Tag Archives: swedish house mafia
It’s interesting to watch the direction of music coming from the former members of Swedish House Mafia. While Sebastian Ingrosso came out with “Reload,” an excellent track (but still quite similar to the music of SHM), Axwell has gone in a more alternative direction. Discopolis is a 4-piece electronic Scottish synth-pop group and on the original version of “Falling,” they sound like a mix of Miike Snow and Cut Copy. Downbeat, yet happy and somewhat singalong, it’s the kind of song that the hipsters will love and dance to with the guitar line, sweeping pianos, and plodding beat. While Dubvision did a more typical club remix, upping the tempo to a high 120-something with big room electro beats and a stadium-ready dropout, Axwell went the opposite direction, keeping the original tempo and simply enhancing the production. The intro sounds like it could be the original version but when the loop builds into the synth-line, you know its a remix. The style is modern yet vaguely retro – with classic elements of synth pop from the original modernized with what could be one of the downtempo K-Klass or Bimbo Jones remixes -i.e. fully realized musical productions using just about all of the original parts with more electronic elements added. While you may not get the Sparkle Motion/Donnie Darko/Star Search reference, on first listen you will definitely enjoy this midtempo electronic pop track perfectly suited for downtempo sets and radio.
Image Courtesy of Axtone.
Yes, “Things Can Only Get Better” is an ’80s classic by one of my first musical idols – synth-pop deity Howard Jones. I remember one summer in High School when I saw him perform five times around Florida. When I first saw signs advertising this collaboration with French-born/Miami-based DJ/producer Cedric Gervais during Winter Music Conference in March, I got so excited that I nearly tore it down to keep as a souvenir – so yes, my expectations were high. The stadium/electro update features a few lines of vocals and sounds exactly like you would expect. Yes, it’s fun and energetic and will no doubt create magic on any dance floor with the hooky synth lines and uplifting vocal bits but, and there is a big but, it really doesn’t seem as amazing as it should be. In the same way that Scandinavian Techno Society mocked the Swedish House Mafia, this seems like it could be a spoof of all the cover/sample tracks that pop up on a weekly basis. It feels like something that Royal Gigolos would have done during Benny Benassi’s atonal noise period rather than something masterful from the gifted producer who created “Spirit In My Soul” and “Love is the Answer.” Then again, maybe Cedric’s ambition is to become a novelty act in the “Molly” vein (and it makes you wonder if Tyga will do a version of this as well). The video reinforces that with a David Guetta “Play Hard”-esque comical take where the main character gets caught in a Groundhog Day-like sequence that leads him to an amazing underground party – complete with flashing lights, pretty girls, and of course the main vocal hook exploding for big emphasis. Maybe since this song was such a major part of my youth I was hoping for something more creative and epic as opposed to a two line-sampling paint-by-numbers stadium track – like maybe a full vocal version, or something more creative like the Milk and Sugar version of “What is Love” from a few years back. Couldn’t he at least thrown us a bone and used the “woh oh oh” chant which the original song was known for in the drop out? Maybe this track will inspire other electronic producers to collaborate with the genius Howard Jones to revisit his classics while creating new music with him. With all that said, this is a fun track that I am no doubt overanalyzing, and those of us nostalgic for the ’80s will enjoy this as much as punters of the 2010s.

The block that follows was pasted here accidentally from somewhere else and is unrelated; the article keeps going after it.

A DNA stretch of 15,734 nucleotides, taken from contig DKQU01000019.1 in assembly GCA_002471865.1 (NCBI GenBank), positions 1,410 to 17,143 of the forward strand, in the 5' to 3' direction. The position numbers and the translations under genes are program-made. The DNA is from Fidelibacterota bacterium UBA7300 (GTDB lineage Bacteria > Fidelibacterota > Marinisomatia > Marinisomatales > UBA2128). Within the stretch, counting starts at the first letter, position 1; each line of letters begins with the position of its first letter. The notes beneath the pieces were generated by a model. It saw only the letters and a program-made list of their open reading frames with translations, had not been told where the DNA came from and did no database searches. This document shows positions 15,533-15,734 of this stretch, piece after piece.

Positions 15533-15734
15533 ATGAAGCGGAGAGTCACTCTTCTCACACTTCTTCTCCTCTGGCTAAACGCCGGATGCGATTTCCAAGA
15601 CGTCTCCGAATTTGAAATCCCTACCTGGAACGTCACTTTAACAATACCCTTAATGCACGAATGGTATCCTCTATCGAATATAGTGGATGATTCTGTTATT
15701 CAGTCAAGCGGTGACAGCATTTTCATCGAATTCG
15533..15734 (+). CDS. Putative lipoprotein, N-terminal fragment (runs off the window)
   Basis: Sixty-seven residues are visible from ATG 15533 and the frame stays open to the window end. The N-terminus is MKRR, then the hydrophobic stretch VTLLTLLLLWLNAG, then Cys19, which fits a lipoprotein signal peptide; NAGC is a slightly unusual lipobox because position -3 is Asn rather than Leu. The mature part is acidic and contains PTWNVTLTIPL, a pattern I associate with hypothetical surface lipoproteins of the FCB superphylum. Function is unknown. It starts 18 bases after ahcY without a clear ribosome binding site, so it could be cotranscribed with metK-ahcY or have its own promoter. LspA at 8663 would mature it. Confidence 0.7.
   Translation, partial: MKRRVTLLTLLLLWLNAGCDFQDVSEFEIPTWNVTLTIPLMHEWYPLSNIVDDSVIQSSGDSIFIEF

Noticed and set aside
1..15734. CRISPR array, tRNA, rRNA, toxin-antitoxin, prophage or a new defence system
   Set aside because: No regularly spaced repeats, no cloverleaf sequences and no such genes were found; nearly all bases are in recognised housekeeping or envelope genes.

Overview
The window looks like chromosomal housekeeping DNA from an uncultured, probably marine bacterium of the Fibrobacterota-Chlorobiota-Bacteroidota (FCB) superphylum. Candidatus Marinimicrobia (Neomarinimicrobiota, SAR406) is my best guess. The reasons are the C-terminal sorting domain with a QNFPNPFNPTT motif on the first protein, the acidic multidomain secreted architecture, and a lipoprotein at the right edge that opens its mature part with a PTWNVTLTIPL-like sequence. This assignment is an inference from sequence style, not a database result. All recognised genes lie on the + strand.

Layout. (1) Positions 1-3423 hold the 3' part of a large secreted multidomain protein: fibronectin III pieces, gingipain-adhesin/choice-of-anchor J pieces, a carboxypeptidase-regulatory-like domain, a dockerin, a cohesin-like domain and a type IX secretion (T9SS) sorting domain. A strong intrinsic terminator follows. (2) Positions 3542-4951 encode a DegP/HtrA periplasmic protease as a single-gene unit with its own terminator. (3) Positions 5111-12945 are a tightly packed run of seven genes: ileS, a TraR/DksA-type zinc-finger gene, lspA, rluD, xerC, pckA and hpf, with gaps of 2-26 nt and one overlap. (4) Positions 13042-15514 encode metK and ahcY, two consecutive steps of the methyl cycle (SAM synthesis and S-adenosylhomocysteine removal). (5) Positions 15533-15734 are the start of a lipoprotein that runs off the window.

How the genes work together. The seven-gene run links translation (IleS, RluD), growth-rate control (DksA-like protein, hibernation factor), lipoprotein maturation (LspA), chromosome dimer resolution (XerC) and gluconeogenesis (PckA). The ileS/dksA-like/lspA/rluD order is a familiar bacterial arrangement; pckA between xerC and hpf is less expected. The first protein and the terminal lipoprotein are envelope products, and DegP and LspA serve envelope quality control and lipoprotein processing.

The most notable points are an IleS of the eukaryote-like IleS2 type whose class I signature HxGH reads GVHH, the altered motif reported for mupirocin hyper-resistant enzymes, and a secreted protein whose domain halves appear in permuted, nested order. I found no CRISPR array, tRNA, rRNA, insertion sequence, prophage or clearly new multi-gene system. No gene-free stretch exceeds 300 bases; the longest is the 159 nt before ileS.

Image Courtesy of Spinnin.
Leave it to the Norwegians for the perfect spoof of stadium house and EDM. Similar in tone to the dubstep musical “Someone Like Me” by Ylvis, the crew of Kollektivet2 slash apart every big room cliche – modulation, featured vocalists, braindead chants, dance steps – all over a big room stadium house track that sounds like it could “save the world” from the end of pop. All that’s missing is the unavoidable breakup and the yearlong farewell tour. In case you can’t read between the lines and see the humor of the paint-by-number nature of current EDM, please take a listen to DJs From Mars “Phat Ass Drop” for step-by-step instructions on making your own club track.
Image Courtesy of KollektiveTV2.